High levels of low-density lipoprotein (LDL) cholesterol in the blood can increase the risk of heart disease and strokes. Dr Sarah Schenker suggests foods to lower your levels.
Some spreads contain plant substances known as stanol or sterol esters. These compounds reduce LDL cholesterol by partially blocking its entry into the bloodstream.
Normally 50% of cholesterol is absorbed into the blood; the esters reduce that amount to about 30% and the rest simply passes out of the body. Approximately 2-3g of esters are needed to have an effect – about 2-3 20g (1tbsp) servings per day.
You could also try: Brussels sprouts, almonds, cashew nuts
Oily fish such as herrings are rich in omega 3 fatty acids which can reduce levels of harmful LDL cholesterol.
Oats contain soluble fibre which is also known to be effective in reducing cholesterol levels.
You could also try: Mackerel, walnuts
Flax seed oil
The flax plant is a rich source of the essential omega-3 fatty acid alpha linoleic acid. If you are vegetarian or do not like oily fish, flax seed oil is one of the best ways to boost your intake of omega 4s and lower your cholesterol levels.
Flax seeds have a pleasant, nutty flavour and can be sprinkled on cereals, yoghurts and smoothies. The oil can also be taken as a supplement in capsule form, or drizzled on salads and vegetables.
Red wine is thought to be the answer to the French paradox; despite high intakes of fat in the French diet, heart disease rates are low because most people drink a small glass of red wine with meals. Health benefits are lost if you regularly exceed the recommended 2-3 units a day (one unit equals one small glass, about 125ml).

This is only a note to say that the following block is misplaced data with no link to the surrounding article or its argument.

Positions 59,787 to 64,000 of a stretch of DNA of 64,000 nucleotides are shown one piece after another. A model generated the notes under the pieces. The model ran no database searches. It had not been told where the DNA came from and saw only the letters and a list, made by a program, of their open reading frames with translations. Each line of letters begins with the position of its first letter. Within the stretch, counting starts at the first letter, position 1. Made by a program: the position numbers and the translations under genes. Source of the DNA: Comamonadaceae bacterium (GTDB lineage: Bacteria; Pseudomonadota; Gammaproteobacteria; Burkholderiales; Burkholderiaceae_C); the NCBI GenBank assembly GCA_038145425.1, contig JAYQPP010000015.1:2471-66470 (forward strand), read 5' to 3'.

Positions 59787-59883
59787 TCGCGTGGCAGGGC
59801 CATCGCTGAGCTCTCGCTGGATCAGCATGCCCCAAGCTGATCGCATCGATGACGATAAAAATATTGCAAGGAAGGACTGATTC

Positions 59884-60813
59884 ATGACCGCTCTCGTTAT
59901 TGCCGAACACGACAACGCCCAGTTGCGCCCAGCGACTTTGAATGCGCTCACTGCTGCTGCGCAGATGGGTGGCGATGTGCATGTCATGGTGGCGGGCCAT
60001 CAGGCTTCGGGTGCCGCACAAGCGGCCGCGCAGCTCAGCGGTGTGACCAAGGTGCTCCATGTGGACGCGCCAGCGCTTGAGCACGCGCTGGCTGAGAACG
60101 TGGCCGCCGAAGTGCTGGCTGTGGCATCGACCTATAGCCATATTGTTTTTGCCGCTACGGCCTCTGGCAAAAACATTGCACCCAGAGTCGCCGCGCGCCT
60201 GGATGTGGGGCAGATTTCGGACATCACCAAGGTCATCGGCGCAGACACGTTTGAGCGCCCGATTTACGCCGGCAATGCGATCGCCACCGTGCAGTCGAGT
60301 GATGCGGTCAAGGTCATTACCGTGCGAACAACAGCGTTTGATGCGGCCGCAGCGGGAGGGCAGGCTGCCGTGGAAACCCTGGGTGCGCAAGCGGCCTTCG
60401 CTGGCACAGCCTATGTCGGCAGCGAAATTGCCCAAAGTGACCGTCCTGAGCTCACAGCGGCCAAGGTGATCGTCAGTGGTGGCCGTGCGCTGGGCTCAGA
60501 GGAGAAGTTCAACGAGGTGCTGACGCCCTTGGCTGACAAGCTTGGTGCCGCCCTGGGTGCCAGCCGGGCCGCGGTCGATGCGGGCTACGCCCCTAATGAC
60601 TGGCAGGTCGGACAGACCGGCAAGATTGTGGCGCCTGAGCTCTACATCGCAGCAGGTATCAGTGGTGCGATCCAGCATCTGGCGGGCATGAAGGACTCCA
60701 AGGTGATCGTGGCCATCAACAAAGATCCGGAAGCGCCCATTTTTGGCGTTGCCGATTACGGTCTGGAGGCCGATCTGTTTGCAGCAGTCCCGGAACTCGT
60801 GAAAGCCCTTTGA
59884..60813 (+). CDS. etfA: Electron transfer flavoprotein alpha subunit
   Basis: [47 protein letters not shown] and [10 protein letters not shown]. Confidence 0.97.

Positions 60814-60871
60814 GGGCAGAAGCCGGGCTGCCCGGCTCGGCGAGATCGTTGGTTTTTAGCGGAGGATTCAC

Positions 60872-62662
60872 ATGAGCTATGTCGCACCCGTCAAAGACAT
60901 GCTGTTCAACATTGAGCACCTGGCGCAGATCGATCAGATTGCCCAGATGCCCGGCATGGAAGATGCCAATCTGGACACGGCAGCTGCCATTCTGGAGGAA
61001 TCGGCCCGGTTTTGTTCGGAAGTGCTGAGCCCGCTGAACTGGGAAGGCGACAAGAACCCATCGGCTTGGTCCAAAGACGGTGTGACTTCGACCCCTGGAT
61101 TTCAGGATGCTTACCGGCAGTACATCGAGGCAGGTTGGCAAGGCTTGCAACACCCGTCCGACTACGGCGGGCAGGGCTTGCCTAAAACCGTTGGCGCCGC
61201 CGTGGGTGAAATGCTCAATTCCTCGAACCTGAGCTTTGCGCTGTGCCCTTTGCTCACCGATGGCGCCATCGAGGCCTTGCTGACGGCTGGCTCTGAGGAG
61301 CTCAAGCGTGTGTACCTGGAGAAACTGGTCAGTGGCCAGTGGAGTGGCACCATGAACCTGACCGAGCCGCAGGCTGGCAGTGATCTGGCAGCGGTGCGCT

Edamame are young soya beans in their pods. Boiled, they make a delicious snack or a versatile addition to a salad or stir-fry. The cholesterol-lowering ability is in the soya protein, so other soya products such as tofu, soya milk and soya nuts are all beneficial. Eating 25g of soya protein daily as part of a balanced low-fat diet can help to reduce cholesterol.
You could also try: Tofu, soya milk
Peppers are associated with lowering cholesterol levels and known to help prevent heart disease. Peppers are an excellent source of vitamin C, beta-carotene and bioflavanoids, which can act as antioxidants in the body. These nutrients are important for preventing cholesterol from blocking and damaging arteries.
You could also try: Broccoli
Herbalists have long believed in the healing powers of garlic. Now studies have shown that compounds in garlic can lower blood pressure and suppress cholesterol production in the liver, reduce harmful cholesterol and raise levels of beneficial HDL cholesterol in the blood.
The recommended daily dose of fresh garlic is about 4g, equivalent to one or two small cloves. If you dislike the odour of fresh garlic, dried garlic preparations have a slight effect on lowering cholesterol levels but aren't as effective as fresh.
Avocados contain monounsaturated fatty acids know to lower ‘bad’ cholesterol levels without reducing ‘good’ high-density lipoprotein, (or HDL) cholesterol.
Avocados are a good source of vitamins E and C, which prevent the furring up of arteries as well as potassium which helps to control blood pressure. Avocados are a great snack as they do not interfere with blood sugar levels, but beware: they are high in calories, at around 400.
You could also try: Sweet potatoes